The app managed to magic up other wonders like directing us to a Turkish Halal restaurant which turned out to be a Circassian restaurant! With such a small minority of Circassians in the world, we couldn’t believe we found one in Tokyo of all places!
Even though we only stayed for ten days, we couldn’t get over how polite everyone was. At first we were slightly dubious about how genuine their kindness was until we took the Metro one evening to get back to our hotel in Yokohama. A rather intoxicated Japanese gentleman was sat next to my husband and proceeded to what I can only imagine was to use my husband as a human pillow. Gently pushing the sleepy intoxicated man off, he suddenly regains consciousness. Oh no! I thought, please don’t turn into a fight! On the contrary; the man couldn’t be more apologetic for his actions. Wow. Now these are genuinely nice people!
Over our ten days in Japan we only encountered two other women wearing Hijabs. With less than 1% of Japanese residents being Muslim, this was not a common sight. As we walked down the street we would get the feeling we were being stared at, only to turn around and for that person to look away quickly. On that note, at no point did we ever feel isolated or threatened by these stares. They were looks of pure curiosity, nothing more.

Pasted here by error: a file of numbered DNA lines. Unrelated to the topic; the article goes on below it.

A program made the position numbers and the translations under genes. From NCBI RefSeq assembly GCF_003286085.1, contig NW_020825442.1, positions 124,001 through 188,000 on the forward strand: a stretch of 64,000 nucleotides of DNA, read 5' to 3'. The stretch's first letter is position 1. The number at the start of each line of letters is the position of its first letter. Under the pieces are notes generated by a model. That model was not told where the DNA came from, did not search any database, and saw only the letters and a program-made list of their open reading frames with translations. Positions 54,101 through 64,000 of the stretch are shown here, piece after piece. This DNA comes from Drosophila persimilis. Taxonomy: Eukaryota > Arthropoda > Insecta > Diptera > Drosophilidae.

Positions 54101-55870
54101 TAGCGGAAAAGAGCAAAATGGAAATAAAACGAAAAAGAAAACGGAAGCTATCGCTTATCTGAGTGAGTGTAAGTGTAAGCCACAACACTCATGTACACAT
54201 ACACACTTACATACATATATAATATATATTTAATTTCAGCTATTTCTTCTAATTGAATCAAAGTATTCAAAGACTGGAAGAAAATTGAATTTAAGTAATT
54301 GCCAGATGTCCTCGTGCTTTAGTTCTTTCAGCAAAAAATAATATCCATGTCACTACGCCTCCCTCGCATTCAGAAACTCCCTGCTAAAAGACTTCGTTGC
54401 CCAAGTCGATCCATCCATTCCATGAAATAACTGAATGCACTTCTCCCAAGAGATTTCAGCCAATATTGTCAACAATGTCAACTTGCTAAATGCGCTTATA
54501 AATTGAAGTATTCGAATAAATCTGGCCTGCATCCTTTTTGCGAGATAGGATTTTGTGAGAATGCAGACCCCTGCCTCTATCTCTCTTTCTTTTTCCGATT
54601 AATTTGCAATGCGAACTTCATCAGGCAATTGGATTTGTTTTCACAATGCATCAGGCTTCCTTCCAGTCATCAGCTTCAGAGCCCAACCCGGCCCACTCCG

After accidentally stumbling across a festival in Tokyo we were confronted with a lot of curious locals. They would point at our Hijabs and mutter a question in Japanese. I can only imagine they were asking us a question or maybe paying us a compliment. A word we got rather used to was Kawaii, meaning cute in Japanese.
Even though we had a few obstacles with finding suitable restaurants; We loved our time in Japan and even though there is only a small population of practicing Muslims, we were greeted with only curious and polite looks from the locals (a few requested to have photos with us!) and a ton of great memories from our short trip to this fast paced land.